Could robots replace lawyers as the most efficient and unbiased keepers of the law? Science fiction has posed this question for decades, but now the question is entering the real world. In fact, one British study predicts that robots will replace lawyers by 2030! Why would you want a robot lawyer? The perceived benefits of a robotic lawyers largely stem from the benefits that we project onto AI and robots in cinema: they can be pragmatic, incorruptible, and more efficient than any human lawyer could possibly dream of being. That warm human touch and compassion is missing, of course, but the comparative flawlessness that computers employ is certainly attractive in a legal case. And in fact, there are many potential benefits of a robo-lawyer: Document review can be automated through predictive coding. Human lawyers can work with programmers to make robo-lawyers sufficiently accurate at predicting whether or not a legal case is relevant for a law firm. Document and case management has been automated for years and already allows lawyers to fill out automated templates, perform billing tasks, and many other clerical tasks. The clerical realm might be where machines shine the brightest. Computers can also be trained to perform some levels of legal research. While the reasoning of a computer is limited in some respects, simple queries (like you might request of Siri or Cortana on your phone) can be easily and quickly answered. So, when can I expect to be represented by a robo-lawyer? If you’re expecting a robotic lawyer in the actual courtroom, then you’ll have to be patient. However, robo-lawyers that simply assist real humans are already among us! One example is ROSS. According to The Washington Post, one of the country’s largest law firms, BakerHostetler, has “hired” the first “robot lawyer” to assist with bankruptcy cases. ROSS has been called “the world’s first artificially intelligent attorney.” But don’t think of ROSS as a physical robot with a metal body: it is a complex program accessible through a computer and billed as a subscription service. Still, it’s a start! What’s more, a 19-year-old has also created a free robot lawyer that has already appealed $3 million in parking tickets. One simply has to sign up and have a conversation with the robot to see if there are any ways that a parking ticket can be appealed. It works off of conversations and pays attention to specific keywords, the order of words, pronouns, and more, which makes it incredibly user-friendly. So what is the likely future of robot lawyers? Ned Gannon, Co-Founder and CEO of eBrevia put it best in a Bloomberg law article: “In twenty years, a machine will help analyze data, but you will still be hiring a...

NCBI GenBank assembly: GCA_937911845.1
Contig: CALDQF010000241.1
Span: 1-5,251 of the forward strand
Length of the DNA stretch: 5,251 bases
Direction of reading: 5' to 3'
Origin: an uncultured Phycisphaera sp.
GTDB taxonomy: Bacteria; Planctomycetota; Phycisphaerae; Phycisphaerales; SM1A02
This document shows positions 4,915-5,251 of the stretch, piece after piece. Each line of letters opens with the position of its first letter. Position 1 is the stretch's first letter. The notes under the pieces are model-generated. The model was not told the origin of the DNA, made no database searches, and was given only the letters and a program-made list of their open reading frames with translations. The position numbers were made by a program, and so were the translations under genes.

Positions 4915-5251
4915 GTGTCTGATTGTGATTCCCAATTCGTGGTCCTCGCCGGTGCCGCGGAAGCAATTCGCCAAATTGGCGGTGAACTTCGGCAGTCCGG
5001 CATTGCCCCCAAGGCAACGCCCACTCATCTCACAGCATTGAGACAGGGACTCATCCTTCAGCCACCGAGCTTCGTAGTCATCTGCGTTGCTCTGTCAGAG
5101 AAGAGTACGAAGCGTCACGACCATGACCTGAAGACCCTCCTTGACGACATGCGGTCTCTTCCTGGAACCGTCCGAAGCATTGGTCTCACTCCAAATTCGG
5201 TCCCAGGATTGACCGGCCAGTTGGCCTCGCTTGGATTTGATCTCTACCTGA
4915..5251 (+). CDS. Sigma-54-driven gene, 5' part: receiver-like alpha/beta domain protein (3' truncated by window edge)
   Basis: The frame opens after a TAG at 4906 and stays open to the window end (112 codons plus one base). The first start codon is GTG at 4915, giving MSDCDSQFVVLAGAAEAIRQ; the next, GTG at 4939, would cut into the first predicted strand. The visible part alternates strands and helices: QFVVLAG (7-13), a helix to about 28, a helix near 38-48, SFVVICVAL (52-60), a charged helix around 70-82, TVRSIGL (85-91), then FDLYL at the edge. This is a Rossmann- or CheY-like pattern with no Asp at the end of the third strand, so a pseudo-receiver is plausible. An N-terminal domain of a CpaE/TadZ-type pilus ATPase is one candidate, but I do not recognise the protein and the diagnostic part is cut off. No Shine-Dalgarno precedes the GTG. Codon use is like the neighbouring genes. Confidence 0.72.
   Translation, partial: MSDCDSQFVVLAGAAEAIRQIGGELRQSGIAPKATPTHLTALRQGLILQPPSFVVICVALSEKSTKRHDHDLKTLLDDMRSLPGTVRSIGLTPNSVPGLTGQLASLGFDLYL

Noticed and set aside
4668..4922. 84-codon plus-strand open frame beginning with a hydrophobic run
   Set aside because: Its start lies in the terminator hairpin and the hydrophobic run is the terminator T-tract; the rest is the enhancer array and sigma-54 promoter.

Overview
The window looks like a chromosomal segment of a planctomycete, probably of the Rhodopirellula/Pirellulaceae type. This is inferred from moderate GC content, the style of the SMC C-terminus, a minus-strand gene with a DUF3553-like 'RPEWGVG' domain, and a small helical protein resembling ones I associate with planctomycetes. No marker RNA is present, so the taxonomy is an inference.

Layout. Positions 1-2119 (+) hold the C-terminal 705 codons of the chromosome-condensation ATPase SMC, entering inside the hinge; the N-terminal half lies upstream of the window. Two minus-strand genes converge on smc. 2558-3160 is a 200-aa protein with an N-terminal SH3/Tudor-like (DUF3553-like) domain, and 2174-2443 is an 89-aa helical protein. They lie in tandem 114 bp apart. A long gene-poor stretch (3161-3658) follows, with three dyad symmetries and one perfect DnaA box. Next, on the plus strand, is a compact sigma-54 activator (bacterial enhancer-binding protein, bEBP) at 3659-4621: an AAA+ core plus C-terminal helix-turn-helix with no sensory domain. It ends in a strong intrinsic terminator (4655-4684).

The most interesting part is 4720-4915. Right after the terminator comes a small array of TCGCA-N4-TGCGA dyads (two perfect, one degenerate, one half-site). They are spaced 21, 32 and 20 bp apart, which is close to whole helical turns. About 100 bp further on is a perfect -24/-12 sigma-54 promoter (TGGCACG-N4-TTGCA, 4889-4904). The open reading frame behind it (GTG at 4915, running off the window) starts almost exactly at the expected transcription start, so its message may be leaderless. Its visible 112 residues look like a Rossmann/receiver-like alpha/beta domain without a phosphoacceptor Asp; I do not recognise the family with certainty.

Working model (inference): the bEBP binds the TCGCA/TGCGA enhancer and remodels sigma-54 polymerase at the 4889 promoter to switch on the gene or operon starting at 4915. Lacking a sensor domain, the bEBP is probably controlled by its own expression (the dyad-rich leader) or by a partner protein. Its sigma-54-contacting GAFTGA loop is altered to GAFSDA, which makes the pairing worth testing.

Read More »

This Self-Taught Flint Prisoner Might Free Himself After Teaching

Posted on Feb 23, 2016 in Blog Entry: Criminal Cases

This Self-Taught Flint Prisoner Might Free Himself After Teaching